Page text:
I have a 48Hz gaming monitor, just to be pedantic ;)
Posted on Reply
#83
bug
cucker tarlson
they're separate aspects completely.

had ipses before,can't stand the silverish tint and glow.internet pages look fancy tho.
I'm looking at an IPS right now (next to a TN panel), I can't spot the glow to save my life. You have to look at a lot of dark stuff to see the IPS glow. I'm currently running a dark theme and it's not enough to make it apparent. Then again, I have my setup calibrated at 120cd/sqm, that probably helps.
Posted on Reply
#84
phanbuey
I love IPS' but they give me massive headaches if I don't control the brightness all the time. Never had an issue with TN, even at retina-searing brightness levels.

For whatever reason after a few hours of non-gaming work in front of a large IPS monitor I always need to go lay down a bit.

My next monitor will be a high speed 27" TN at 1440P preferably curved.
Posted on Reply
#85
cucker tarlson
bug
You have to look at a lot of dark stuff to see the IPS glow.
that'd be accurate.
Posted on Reply
#86
Hotobu
R-T-B
Also the new CX line is not fully HDMI 2.1 compliant like the C/B9's were. They are only 40gbps, and don't meet the spec, oddly. Still can do 4K at 10bit fine though.
While true, this is a non factor. These TVs don't get bright enough to display 12 bit color.
Posted on Reply
#87
R-T-B
Hotobu
While true, this is a non factor. These TVs don't get bright enough to display 12 bit color.
Brightness really isn't the limiting factor to color gamut on these, and I think you'd be surprised.

It's indeed a small issue though.
Metroid
The first generation compared to today is huge, it used to be a lot lot more prone to burn in than nowadays, burn in happens when tv's are left on for long hours to weeks, as long you turn off the tv now and then, the chances are very low but even if happens $1000 usd for a tv 5 in 5 years is not a big deal for me.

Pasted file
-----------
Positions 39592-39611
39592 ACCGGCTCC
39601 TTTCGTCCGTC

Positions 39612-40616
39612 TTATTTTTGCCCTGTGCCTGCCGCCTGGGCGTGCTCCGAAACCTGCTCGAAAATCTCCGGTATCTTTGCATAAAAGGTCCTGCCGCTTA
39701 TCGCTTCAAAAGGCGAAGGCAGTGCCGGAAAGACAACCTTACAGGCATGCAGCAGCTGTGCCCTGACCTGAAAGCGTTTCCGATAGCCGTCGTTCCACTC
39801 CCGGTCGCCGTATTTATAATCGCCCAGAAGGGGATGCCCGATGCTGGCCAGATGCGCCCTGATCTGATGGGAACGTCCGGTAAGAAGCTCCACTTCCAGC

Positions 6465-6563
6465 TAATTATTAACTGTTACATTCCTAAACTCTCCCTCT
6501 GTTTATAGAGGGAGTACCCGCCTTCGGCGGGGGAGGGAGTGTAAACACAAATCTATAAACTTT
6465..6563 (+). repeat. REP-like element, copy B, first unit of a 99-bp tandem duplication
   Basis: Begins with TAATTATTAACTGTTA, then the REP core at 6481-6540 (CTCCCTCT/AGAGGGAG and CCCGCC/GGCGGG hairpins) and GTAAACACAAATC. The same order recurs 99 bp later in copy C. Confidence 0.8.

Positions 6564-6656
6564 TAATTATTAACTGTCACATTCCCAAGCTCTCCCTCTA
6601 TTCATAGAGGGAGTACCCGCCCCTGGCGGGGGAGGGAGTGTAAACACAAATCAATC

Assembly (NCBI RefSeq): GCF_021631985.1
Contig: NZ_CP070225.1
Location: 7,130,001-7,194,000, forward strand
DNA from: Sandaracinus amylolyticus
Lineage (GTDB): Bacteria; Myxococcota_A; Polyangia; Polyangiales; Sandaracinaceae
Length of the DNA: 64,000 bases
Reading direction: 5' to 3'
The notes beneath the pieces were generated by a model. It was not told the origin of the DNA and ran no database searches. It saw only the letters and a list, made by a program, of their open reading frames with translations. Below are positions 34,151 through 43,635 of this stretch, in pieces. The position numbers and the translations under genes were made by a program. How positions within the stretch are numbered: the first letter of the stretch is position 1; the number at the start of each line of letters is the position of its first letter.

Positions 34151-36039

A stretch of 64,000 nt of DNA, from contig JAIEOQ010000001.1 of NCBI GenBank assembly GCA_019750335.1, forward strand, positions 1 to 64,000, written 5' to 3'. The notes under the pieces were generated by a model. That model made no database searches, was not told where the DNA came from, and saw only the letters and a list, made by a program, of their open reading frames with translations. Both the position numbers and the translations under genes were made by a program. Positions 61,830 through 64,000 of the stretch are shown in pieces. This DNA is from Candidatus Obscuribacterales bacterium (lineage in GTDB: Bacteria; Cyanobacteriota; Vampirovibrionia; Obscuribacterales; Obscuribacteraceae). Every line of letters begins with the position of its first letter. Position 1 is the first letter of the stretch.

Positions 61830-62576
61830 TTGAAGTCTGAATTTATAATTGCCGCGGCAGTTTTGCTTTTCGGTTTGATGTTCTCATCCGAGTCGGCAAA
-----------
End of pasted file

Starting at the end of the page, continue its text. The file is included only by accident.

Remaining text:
I'm aware, look at the charts I posted. Big changes over the years.
Posted on Reply
#88
Dredi
R-T-B
Brightness really isn't the limiting factor to color gamut on these, and I think you'd be surprised.
Brightness and colour gamut are quite separate things.
8bit is ok for brightness of up to ~80nits in a dark room, any brighter and you can easily see (greyscale) banding in dark scenes.
If we assume the same ”dark room” setting, in order to raise the maximum brightness without introducing banding to equally dark scenes (in nits) as before you need an extra bit of brightness information every time you double the max brightness in nits.

So 10bits is fine for 320 nits or so, 12 bits for 1200 nits etc.

For colour gradation 8bits was ok for rec.709. Just one bit more actually gives you better colour gradation for rec.2020 gamut.

The two combined, 10bits is fine for rec.2020 at 160 nits max brightness and 12 bits would be ok for up to 640 nits. This is true for ”raw data” i.e. pc use. In encoded HDR formats used in films etc. they do all kinds of trickery such as also give the min and max brightness for each frame and thus in most content just 10 bits is enough.
Posted on Reply
#89
Chomiq
Well B9 and C9 have 12-bit panel, right? CX has a 10-bit panel, so even if it would support pec of 48gbps you wouldn't be able to actually see the full 12-bit signal due to the panel being 10-bit.
Posted on Reply
#90
Chrispy_
R-T-B
They stopped running that test a while ago and even they admitted it isn't really relevant to gaming if you "don't game the same game constantly with a static HUD"
Just a PSA here - gaming on OLED seems fine, even if you play a lot of the same game - but I would avoid using OLED as a monitor still
Posted on Reply
#91
Dredi
Chomiq
Well B9 and C9 have 12-bit panel, right? CX has a 10-bit panel, so even if it would support pec of 48gbps you wouldn't be able to actually see the full 12-bit signal due to the panel being 10-bit.
That’s actually quite worrying for people who calibrate to dark room environments and watch rec.709 footage. If the panel is truly only 10bits and the peak brightness of the panel is 800 nits, you get less than 7bits of grayscale gradation if calibrated to 80 nits (standard value for dark room SDR viewing). It’s going to look like shit. I can try to verify this in a week or so as my friend bought one.

LCD screens are better in this regard, as the backlight is a separately controllable variable and adjusting it does not effectively affect the bit depth of the panel.